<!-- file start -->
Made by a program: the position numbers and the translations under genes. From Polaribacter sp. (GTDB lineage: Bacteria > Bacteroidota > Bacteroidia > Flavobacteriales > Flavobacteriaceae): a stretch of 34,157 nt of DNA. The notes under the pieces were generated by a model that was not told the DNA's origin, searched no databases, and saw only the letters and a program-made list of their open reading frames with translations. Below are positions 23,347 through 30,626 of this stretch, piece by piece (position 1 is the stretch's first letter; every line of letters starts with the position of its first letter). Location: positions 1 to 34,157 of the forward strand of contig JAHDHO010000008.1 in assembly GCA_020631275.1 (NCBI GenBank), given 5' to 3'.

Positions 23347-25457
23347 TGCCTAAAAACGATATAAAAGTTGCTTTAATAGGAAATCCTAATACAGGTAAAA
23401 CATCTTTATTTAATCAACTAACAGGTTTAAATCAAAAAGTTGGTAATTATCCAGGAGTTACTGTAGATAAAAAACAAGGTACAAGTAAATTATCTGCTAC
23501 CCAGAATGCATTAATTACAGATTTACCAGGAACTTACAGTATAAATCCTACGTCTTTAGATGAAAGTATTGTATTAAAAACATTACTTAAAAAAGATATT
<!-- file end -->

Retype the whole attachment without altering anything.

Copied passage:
Made by a program: the position numbers and the translations under genes. From Polaribacter sp. (GTDB lineage: Bacteria > Bacteroidota > Bacteroidia > Flavobacteriales > Flavobacteriaceae): a stretch of 34,157 nt of DNA. The notes under the pieces were generated by a model that was not told the DNA's origin, searched no databases, and saw only the letters and a program-made list of their open reading frames with translations. Below are positions 23,347 through 30,626 of this stretch, piece by piece (position 1 is the stretch's first letter; every line of letters starts with the position of its first letter). Location: positions 1 to 34,157 of the forward strand of contig JAHDHO010000008.1 in assembly GCA_020631275.1 (NCBI GenBank), given 5' to 3'.

Positions 23347-25457
23347 TGCCTAAAAACGATATAAAAGTTGCTTTAATAGGAAATCCTAATACAGGTAAAA
23401 CATCTTTATTTAATCAACTAACAGGTTTAAATCAAAAAGTTGGTAATTATCCAGGAGTTACTGTAGATAAAAAACAAGGTACAAGTAAATTATCTGCTAC
23501 CCAGAATGCATTAATTACAGATTTACCAGGAACTTACAGTATAAATCCTACGTCTTTAGATGAAAGTATTGTATTAAAAACATTACTTAAAAAAGATATT